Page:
My time as a liberal was uncomfortable for me, particularly when it came to racial and identity politics.  I’m a biracial woman who was fortunate enough to attend private school her whole life, and had parents who spoke Standard Mid-Atlantic English at home.  I learned African-American Vernacular English but never used it.  I don’t code switch.  I never have.  This created a rift between me and my fellow classmates of color and within the black and Hispanic communities writ large.  To belong to these communities meant speaking two languages: one in “polite company”, and the vernacular with friends and neighbors.  To speak only the former meant forfeiting your street cred.  It meant you were a sellout, an Uncle Tom.  And yet, to speak English “properly” drew raised eyebrows and intrigue: the unspoken conclusion was that I was not like the “others”, and was therefore a trusted ambassador of communities to which I did not culturally belong.  I have a sneaking suspicion that “Belle” is going to explore the theme of not fitting into a world of privilege and the struggle to find a place in society which has no blueprint for those of your “kind”.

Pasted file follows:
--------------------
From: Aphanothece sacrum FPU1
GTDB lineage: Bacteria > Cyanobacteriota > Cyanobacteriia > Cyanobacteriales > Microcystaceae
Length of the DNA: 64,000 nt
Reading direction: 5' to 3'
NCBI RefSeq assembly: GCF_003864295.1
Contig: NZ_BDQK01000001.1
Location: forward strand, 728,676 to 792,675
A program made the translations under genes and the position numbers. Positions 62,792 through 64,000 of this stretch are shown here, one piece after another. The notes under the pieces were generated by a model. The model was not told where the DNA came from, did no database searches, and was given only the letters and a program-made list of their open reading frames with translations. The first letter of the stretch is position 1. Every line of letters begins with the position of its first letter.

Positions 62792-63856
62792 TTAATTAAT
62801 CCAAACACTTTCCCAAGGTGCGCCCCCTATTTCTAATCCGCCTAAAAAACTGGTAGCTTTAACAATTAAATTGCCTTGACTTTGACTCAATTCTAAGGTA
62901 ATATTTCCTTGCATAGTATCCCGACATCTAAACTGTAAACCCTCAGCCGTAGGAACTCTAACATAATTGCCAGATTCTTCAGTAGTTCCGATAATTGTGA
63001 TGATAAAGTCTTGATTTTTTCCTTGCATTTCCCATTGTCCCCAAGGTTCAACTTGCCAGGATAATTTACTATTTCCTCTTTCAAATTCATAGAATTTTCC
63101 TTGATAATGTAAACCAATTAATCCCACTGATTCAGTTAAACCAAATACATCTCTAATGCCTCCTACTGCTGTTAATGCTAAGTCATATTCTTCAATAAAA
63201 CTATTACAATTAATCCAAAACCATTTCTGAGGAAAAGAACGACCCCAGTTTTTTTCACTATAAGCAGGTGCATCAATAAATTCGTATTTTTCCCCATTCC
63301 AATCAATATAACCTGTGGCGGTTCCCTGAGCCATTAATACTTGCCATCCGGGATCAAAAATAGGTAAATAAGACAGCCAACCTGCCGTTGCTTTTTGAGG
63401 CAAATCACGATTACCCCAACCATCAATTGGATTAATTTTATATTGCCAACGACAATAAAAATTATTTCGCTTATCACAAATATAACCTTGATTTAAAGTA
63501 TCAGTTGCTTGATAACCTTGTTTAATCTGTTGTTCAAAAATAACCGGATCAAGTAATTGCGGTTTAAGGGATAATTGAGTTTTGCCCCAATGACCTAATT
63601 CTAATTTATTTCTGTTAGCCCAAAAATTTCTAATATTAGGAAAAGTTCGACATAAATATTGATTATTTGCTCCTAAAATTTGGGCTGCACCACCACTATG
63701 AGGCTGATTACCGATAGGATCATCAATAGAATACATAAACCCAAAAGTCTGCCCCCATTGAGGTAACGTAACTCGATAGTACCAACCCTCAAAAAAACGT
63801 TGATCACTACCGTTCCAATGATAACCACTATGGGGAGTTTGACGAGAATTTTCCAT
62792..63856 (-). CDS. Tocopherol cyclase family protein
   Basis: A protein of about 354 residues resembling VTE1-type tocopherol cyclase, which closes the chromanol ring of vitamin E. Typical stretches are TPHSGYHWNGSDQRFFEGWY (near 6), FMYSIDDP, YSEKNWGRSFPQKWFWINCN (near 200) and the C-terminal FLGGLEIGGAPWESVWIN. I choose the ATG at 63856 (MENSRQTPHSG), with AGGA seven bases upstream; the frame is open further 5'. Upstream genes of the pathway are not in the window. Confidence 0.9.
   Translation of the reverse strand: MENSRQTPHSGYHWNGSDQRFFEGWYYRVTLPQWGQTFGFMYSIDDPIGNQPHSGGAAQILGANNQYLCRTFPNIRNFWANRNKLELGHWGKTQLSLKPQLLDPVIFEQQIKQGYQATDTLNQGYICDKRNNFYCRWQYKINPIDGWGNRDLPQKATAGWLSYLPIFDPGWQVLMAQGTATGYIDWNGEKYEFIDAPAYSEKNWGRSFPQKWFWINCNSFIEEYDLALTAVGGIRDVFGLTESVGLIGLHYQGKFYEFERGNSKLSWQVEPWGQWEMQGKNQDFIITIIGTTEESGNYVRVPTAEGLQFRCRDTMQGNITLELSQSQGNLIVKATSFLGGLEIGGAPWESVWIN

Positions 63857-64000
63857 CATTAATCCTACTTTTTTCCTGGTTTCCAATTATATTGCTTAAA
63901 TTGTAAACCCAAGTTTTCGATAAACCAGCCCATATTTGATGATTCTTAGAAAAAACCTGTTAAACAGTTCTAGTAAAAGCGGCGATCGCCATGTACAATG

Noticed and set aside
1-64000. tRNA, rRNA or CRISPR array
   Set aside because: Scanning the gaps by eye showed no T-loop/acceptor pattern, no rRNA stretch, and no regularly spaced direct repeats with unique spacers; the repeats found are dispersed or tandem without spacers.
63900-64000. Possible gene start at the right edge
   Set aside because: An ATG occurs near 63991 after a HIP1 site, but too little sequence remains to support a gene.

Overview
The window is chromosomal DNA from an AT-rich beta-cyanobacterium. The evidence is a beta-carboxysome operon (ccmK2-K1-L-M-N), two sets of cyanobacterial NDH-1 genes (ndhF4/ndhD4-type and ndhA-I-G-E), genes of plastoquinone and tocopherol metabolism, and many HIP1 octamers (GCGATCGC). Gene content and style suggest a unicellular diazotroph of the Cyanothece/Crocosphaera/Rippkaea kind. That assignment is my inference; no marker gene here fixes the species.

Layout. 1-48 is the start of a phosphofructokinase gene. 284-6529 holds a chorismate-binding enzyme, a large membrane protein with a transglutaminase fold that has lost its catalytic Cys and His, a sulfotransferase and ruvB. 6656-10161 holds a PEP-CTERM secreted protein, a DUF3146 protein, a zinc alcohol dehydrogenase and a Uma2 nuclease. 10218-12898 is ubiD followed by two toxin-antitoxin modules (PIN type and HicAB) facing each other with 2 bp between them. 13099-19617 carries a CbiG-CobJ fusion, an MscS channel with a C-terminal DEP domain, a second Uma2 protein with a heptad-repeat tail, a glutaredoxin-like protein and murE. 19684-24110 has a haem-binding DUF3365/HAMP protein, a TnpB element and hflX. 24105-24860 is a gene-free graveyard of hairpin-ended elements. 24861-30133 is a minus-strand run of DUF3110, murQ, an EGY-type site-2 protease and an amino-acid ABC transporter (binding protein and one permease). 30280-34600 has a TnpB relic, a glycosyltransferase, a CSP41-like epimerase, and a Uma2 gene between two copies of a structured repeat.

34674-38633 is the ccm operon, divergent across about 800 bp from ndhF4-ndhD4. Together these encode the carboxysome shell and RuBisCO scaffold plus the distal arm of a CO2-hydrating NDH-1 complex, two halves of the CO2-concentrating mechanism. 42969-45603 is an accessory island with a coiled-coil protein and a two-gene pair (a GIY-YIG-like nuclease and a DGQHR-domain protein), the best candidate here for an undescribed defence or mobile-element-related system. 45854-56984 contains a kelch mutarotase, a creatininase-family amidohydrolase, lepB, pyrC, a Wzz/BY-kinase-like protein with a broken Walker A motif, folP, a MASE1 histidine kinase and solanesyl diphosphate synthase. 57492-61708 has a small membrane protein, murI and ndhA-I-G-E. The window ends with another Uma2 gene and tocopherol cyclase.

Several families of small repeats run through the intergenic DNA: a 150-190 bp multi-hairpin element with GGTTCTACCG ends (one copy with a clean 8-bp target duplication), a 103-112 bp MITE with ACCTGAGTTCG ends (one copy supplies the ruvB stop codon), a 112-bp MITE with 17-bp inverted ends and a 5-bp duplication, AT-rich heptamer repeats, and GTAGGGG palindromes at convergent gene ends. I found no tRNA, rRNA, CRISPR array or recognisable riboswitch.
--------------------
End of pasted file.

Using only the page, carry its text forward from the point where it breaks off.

So much of being a liberal in this country as a person of color seems to be centered around hating white people, especially white men, which I guess has some merit, given that black slaves were owned by white masters, and the Jim Crow South was framed by white people in positions of power.  But hating white men goes against my experience and was something I refused to do, further damaging my already negligible credibility with prominent liberals of color.  My second family is composed of my teachers, many of whom were white and male.  They taught me, but they also raised me.  They believed in my potential, recognized my talent, and interacted with me as a thinking person first, a woman of color second.  They validated my beauty and challenged me to think critically.  My intellectual identity and emotional independence is largely due to their positive influence.  Perhaps this is why I’m interested in political science, philosophy, and history instead of sociology, intersectionality, and diaspora studies.  This is not to say that I don’t believe in oppression and injustice.  It just means that I believe these issues are more complex than “Us vs. Them”.  Hating someone who doesn’t look like you, whether you’re the cultural hegemon or not, only perpetuates ignorance and intolerance.